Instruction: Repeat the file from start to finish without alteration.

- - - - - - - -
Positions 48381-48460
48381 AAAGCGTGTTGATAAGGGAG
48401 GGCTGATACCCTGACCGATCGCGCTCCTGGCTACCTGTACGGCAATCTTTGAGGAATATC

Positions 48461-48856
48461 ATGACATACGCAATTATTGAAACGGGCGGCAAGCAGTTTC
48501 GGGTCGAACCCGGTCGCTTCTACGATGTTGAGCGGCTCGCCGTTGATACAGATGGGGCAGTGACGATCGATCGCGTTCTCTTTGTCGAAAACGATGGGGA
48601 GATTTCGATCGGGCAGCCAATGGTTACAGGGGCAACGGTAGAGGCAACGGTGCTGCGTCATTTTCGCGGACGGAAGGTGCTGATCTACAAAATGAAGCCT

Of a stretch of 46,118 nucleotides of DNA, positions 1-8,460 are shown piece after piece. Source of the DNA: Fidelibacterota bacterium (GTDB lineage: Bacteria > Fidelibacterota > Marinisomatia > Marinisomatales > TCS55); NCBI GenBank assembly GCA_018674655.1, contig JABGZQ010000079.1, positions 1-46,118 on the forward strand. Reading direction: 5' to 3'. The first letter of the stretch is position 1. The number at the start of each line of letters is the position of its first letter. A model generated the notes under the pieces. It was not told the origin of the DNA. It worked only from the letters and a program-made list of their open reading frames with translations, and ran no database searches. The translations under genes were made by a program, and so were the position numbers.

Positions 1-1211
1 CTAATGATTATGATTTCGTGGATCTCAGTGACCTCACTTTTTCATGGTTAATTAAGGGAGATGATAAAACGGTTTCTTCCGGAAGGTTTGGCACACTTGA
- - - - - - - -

Positions 48381-48460
48381 AAAGCGTGTTGATAAGGGAG
48401 GGCTGATACCCTGACCGATCGCGCTCCTGGCTACCTGTACGGCAATCTTTGAGGAATATC

Positions 48461-48856
48461 ATGACATACGCAATTATTGAAACGGGCGGCAAGCAGTTTC
48501 GGGTCGAACCCGGTCGCTTCTACGATGTTGAGCGGCTCGCCGTTGATACAGATGGGGCAGTGACGATCGATCGCGTTCTCTTTGTCGAAAACGATGGGGA
48601 GATTTCGATCGGGCAGCCAATGGTTACAGGGGCAACGGTAGAGGCAACGGTGCTGCGTCATTTTCGCGGACGGAAGGTGCTGATCTACAAAATGAAGCCT

Of a stretch of 46,118 nucleotides of DNA, positions 1-8,460 are shown piece after piece. Source of the DNA: Fidelibacterota bacterium (GTDB lineage: Bacteria > Fidelibacterota > Marinisomatia > Marinisomatales > TCS55); NCBI GenBank assembly GCA_018674655.1, contig JABGZQ010000079.1, positions 1-46,118 on the forward strand. Reading direction: 5' to 3'. The first letter of the stretch is position 1. The number at the start of each line of letters is the position of its first letter. A model generated the notes under the pieces. It was not told the origin of the DNA. It worked only from the letters and a program-made list of their open reading frames with translations, and ran no database searches. The translations under genes were made by a program, and so were the position numbers.

Positions 1-1211
1 CTAATGATTATGATTTCGTGGATCTCAGTGACCTCACTTTTTCATGGTTAATTAAGGGAGATGATAAAACGGTTTCTTCCGGAAGGTTTGGCACACTTGA